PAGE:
Through phrases such as ‘war and madness’, Mental Cases and Disabled establish themselves as a rebellion against the old tradition of not questioning orders. Owen’s poetry lashes out at the works of Jessie Pope and likewise propaganda, yet does so by not making a tirade about the nature of war, but by attempting to reason the consequences of it. Owen’s poetry exhibits the nightmarish truth of emotional and physical injuries, which both shock and sicken the reader. It becomes even more shocking that out of these injuries the physical injuries are conveyed as the worst.
Owen usually goes into great repulsive detail of the physical injuries such as ‘treading blood from lungs’ in Mental Cases. Contrasting this, the first stanza of Disabled plainly states the physical injuries of the persona in, ‘legless, sewn short at elbow’. Henceforth, Disabled concentrates on the emotional injuries of war by omitting focus on the physical injuries whereas Mental Cases concentrates on the emotional injuries of war by centralising around the physical injuries. Therefore in both Mental Cases and Disabled it is not what is being said, but rather what is not being said that is most significant. Taking this in account, it is for this reason that Disabled establishes that the physical injuries of war are the worst as is not the emphasis of the emotional injuries, it is the lack of emphasis on the physical injuries that makes it so striking.
Likewise to Disabled, Mental Cases also portrays physical injuries as worse than emotional injuries. ‘Always they must see these things and hear them/batter of guns and shatter of flying muscles’ shows that these men are emotionally injured as they are being haunted by the horrors they have seen. The internal rhyme of ‘batter’ and ‘shatter’ is surprising because it is upbeat and an antithesis to the violence the actually words describe. As a result, the rhythm is supporting the mental disturbance of these men and consequently the worst of their suffering it would seem is due to emotional injuries. On the other hand, it is key to take in account the reason for the men’s emotional suffering. ‘Shatter of flying muscles’ creates an image of the bullets piecing through the men as if they were glass reflecting the fragility of their lives. Literally, however, it is referring to the physical fatalities and injuries. It therefore means that the emotional injuries are product from physical injuries and henceforth, physical injuries must be the worst of the two as without it, emotional injuries would be considerably impotent.
Structurally, although Disabled and Mental Cases contrast each other, they both convey that physical injuries are worse than emotional injures. Likewise to the body of the persona, the structure of Disabled is broken down into irregular stanza lengths reiterating the title Disabled. Each line in Disabled ends on full stops giving the effect of the persona’s separate memories, which provides a personal insight into the persona and causing him to seem real. Even though the reader is well aware of the persona being make belief, the reader is able to feel sadness for the persona’s incapability of returning to those times because his story itself was genuine for many in the Lost Generation. Consequently, the structure of Disabled highlights that physical suffering is the worst because without the use of it, we would not be able to accept the persona in Disabled as real and thus lack sympathy for his emotional injuries.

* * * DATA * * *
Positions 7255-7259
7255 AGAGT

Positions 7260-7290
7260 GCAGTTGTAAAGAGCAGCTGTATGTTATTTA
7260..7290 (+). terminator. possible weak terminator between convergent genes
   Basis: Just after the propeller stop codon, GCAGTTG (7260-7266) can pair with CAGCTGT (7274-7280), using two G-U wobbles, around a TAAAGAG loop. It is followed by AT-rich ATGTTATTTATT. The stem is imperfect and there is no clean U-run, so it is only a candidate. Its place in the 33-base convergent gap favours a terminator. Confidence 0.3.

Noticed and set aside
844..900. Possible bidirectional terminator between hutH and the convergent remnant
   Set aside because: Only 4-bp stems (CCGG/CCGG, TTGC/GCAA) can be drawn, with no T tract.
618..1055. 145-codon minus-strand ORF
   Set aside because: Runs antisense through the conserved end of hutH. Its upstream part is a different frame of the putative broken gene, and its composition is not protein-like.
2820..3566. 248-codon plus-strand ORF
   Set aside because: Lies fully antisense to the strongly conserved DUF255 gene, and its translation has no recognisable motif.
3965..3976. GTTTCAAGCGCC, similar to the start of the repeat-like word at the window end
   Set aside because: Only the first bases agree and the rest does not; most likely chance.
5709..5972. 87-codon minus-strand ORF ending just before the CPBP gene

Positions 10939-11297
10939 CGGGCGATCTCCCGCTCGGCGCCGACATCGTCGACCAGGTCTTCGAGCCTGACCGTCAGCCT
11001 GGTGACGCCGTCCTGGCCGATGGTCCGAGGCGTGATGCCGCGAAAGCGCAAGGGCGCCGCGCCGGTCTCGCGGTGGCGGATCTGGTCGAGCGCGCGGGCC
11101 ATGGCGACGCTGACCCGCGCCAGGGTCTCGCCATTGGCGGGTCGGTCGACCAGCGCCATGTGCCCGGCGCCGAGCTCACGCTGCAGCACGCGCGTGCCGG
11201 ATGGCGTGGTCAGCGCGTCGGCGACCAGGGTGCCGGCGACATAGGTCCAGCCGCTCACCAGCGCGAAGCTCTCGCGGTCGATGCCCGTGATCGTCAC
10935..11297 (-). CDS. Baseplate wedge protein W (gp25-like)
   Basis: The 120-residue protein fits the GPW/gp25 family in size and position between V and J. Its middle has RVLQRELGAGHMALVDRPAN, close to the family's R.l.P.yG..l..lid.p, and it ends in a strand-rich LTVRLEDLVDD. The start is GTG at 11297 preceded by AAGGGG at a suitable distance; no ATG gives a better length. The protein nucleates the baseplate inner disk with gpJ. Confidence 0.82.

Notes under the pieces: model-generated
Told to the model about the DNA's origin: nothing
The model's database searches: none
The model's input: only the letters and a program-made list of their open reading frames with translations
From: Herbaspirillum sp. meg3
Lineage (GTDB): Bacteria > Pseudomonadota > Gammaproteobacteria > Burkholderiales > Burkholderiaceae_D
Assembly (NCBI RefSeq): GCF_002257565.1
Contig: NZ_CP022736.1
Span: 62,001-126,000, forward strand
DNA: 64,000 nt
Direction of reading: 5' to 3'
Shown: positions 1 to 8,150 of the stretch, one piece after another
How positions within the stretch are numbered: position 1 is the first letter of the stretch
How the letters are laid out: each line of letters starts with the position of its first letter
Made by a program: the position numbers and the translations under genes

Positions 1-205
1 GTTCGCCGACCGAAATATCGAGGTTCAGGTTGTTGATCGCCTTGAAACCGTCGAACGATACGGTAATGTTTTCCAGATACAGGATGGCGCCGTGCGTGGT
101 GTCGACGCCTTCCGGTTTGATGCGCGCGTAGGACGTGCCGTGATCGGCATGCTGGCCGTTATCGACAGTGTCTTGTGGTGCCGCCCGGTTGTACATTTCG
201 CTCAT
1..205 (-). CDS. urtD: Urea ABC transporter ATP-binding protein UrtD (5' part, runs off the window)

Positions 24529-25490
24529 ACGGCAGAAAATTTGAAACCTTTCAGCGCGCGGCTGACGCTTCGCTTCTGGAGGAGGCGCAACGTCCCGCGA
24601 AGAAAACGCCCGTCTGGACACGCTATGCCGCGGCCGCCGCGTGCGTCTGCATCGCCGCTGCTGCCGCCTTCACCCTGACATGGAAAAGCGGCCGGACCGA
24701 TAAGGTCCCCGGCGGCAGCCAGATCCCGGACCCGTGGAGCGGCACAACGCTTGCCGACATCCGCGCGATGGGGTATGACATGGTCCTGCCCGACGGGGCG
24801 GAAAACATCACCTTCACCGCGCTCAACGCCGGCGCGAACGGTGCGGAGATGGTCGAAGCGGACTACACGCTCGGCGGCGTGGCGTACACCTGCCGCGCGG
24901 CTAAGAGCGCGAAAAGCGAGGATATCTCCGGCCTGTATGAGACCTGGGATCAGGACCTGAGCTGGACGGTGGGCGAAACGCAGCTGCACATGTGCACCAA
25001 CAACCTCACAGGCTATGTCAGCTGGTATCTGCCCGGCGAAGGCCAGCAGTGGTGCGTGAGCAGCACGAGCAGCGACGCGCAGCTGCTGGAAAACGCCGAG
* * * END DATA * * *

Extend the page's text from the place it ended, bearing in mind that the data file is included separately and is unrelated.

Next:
Contrasting this, the structure of Mental Cases is disordered and lacks the ‘pretty’ pararhyme schemes in Disabled. The commas and questions, short sentences and internal rhyme schemes creates a sense of immediacy and a direct tone reflecting that Owen is confronting the reader. Moreover, the original title for Mental Cases is Purgatory Passions reflecting the connotations to Dante’s Inferno and thus explaining the structure’s chaos. Correlating a walk through a hospital ward with purgatory seems extreme; however, this can be justified by the hellish anguish of the patients. Purgatory is a spiritual experience so the anguish the patients are feeling are clearly emotional, yet to reach purgatory there firstly must be death. This therefore recapitulates that physical injuries are worse than emotional injuries as the emotional injuries could not happen to the hellish extent they are in Mental Cases without the physical injuries.
As a Romantic, Owen thought that logic could not merit humanity’s emotions highly enough, yet as someone been through the horrors of war Owen realised that emotion could not cope well enough with physical suffering. Consequently, we see that the mentality of those in Mental Cases or Disabled is chaotic; in Disabled the persona is lost between warn memories and the cold present whereas in Mental Cases the personas’ senses are lost between life and purgatory. All these anguishes are emotional injuries, however, more importantly the causes of them have been due to physical injuries thus making them worse than the emotional injuries.